• General came under fire after giving evidence to Commons Defence Committee
  • He said he has never personally referred to himself as a he/him and that it was difficult to be a public figure in the world of modern media
  • It comes after Defence Secretary Ben Wallace summoned senior commanders for a discussion on the treatment of women in the service
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medicineman

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Bayonet training, of course ;)

Best part was the dude that could barely speak English...that could have been added to the Army scene in The Meaning of Life.

Any truth to the rumour I've heard about the RM playing "Human Space Invaders" with their FNG's? Or the USMC...see "Meanwhile in the Barracks" on VET TV.

 
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FJAG

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The moment SAS soldiers raided 'suspected terrorist's home' in wake of Liverpool bombing after being called in because they are trained to make split-second decisions to shoot suicide bombers​

  • Elite SAS troops helped lead Liverpool anti-terror raid after Poppy Day attack
  • Pictures show heavily-armed operatives from regiment's counter-terror unit
  • Squad's searches focused on drains and toilet pipes to find evidence of IED parts
  • Military insiders say elite team were called upon because of 'specialised training'


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daftandbarmy

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Whoa... only 50? Not trying hard enough ;)

Parents call for British army college to be shut down after abuse claims​

Letter challenges Ofsted on why it recently rated Army Foundation College in Harrogate as ‘outstanding’

The parents of three teenagers who complained of mistreatment at the army’s foundation college have called for it to be shut down, listing a catalogue of alleged abuse and claiming their children were prevented from leaving the military.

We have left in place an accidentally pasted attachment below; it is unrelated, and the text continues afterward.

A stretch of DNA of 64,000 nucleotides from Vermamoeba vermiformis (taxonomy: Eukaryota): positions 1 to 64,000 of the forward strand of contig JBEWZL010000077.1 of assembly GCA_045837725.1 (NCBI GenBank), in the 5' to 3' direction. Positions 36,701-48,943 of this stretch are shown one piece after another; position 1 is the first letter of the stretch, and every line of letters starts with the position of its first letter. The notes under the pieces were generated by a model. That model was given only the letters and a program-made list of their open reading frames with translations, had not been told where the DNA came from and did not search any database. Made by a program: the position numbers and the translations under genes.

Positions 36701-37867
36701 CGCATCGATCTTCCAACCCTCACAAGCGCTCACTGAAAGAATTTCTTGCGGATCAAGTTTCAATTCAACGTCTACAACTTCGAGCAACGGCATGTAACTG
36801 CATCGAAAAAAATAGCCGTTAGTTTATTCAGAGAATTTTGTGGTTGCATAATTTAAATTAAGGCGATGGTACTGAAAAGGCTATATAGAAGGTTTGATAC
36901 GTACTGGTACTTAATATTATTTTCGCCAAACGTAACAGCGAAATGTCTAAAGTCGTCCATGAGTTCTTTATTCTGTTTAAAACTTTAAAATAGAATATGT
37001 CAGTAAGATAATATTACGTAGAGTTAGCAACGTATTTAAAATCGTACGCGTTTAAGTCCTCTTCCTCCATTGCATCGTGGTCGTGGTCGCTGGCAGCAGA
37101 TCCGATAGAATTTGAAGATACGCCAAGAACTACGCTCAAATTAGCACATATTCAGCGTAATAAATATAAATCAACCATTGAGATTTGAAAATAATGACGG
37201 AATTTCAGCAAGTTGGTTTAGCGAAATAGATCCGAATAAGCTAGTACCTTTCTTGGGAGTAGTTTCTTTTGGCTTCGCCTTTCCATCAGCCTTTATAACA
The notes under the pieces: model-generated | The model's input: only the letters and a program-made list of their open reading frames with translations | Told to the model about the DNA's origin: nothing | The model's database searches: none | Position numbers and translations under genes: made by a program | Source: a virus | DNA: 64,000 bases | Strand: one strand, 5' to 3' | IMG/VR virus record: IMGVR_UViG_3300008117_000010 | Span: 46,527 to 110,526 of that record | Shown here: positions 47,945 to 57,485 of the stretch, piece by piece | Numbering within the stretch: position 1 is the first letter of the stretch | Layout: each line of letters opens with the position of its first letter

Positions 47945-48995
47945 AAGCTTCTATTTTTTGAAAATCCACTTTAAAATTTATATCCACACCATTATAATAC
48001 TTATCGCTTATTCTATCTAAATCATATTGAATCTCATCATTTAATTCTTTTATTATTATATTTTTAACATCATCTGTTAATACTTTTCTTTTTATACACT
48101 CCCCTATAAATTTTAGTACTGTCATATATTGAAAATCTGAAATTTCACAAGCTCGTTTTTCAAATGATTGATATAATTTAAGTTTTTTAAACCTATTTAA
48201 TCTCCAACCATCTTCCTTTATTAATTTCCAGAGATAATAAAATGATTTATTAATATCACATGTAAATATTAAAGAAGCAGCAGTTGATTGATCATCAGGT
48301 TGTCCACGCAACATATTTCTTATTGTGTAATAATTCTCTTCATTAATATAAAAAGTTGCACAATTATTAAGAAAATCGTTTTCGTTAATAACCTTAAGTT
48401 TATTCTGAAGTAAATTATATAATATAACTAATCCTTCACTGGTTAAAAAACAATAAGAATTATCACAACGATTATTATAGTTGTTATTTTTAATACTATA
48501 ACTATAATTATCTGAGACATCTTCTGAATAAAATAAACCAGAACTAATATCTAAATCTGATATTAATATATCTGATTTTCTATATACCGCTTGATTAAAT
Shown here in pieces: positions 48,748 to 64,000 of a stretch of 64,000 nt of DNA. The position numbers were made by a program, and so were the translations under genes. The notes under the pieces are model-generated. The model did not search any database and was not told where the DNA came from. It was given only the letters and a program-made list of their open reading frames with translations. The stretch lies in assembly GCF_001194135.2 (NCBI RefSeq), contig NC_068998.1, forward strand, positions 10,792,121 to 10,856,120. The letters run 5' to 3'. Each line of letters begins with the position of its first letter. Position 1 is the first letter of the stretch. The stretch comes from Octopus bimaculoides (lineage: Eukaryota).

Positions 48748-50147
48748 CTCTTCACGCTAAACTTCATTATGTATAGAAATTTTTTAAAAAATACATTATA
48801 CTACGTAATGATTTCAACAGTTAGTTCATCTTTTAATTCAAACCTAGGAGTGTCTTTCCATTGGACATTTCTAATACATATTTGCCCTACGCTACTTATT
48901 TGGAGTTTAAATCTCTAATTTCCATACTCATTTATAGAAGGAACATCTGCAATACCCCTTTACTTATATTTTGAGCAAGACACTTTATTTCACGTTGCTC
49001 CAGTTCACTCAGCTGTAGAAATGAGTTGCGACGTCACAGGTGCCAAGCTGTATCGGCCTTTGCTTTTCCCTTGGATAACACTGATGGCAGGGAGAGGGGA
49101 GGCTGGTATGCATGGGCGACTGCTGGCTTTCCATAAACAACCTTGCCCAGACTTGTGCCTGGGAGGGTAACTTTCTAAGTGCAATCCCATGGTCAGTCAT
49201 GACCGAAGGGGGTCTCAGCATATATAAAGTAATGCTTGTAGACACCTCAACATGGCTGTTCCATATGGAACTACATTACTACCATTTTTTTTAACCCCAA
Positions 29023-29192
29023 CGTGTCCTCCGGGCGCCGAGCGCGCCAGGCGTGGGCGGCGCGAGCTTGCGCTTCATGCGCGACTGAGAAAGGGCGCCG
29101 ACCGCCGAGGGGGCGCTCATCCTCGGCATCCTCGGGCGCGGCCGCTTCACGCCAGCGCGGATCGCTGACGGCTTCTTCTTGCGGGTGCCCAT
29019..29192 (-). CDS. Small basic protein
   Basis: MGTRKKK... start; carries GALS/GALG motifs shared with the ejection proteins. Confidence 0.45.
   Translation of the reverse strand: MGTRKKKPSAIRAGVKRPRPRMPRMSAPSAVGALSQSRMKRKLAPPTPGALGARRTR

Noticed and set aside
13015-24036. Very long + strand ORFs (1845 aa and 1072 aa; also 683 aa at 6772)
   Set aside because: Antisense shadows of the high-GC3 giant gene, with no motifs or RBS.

They include the mother of a teen who died last year while serving in the army, whose alleged abuse is to be examined as part of an inquiry into his death.

The testimonies of the parents, which have been seen by the Guardian, are to be raised by the Child Rights International Network (CRIN) in a letter challenging Ofsted on why last month it rated the foundation college as “outstanding”.

Staff at the Army Foundation College (AFC) were accused in 50 cases of assaulting or mistreating teenage recruits between 2014 and 2017, the Guardian reported in 2018. Subsequent papers released under the Freedom of Information Act and in parliament have revealed that recruits and their parents made 60 complaints of violent behaviour by staff at AFC between 2014 and 2020.

Last Thursday an instructor at the college was demoted at a court martial after being convicted of punching two teenage soldiers. Cpl Kimberley Hey was acquitted of six other charges of battery relating to three other soldiers.

The parents have spoken out about their children’s involvement with the college as part of wider calls to end recruitment of under-18s by the British army – one of the few militaries in the developed world to allow it – and as peers seek to amend a bill making its way through parliament to raise the recruitment age to 18.

Alison Blackwell, who is waiting for an MoD inquiry into her son Nathan Worner’s death to report back next year, said he went from being a confident and resilient person to being withdrawn and desperate to leave the army.

He alleged having been hit, slapped, pushed, kicked and verbally abused by staff during the first phase of his training at the AFC, and at 17 handed in a letter saying he wanted to leave. She said it was ripped up in his face.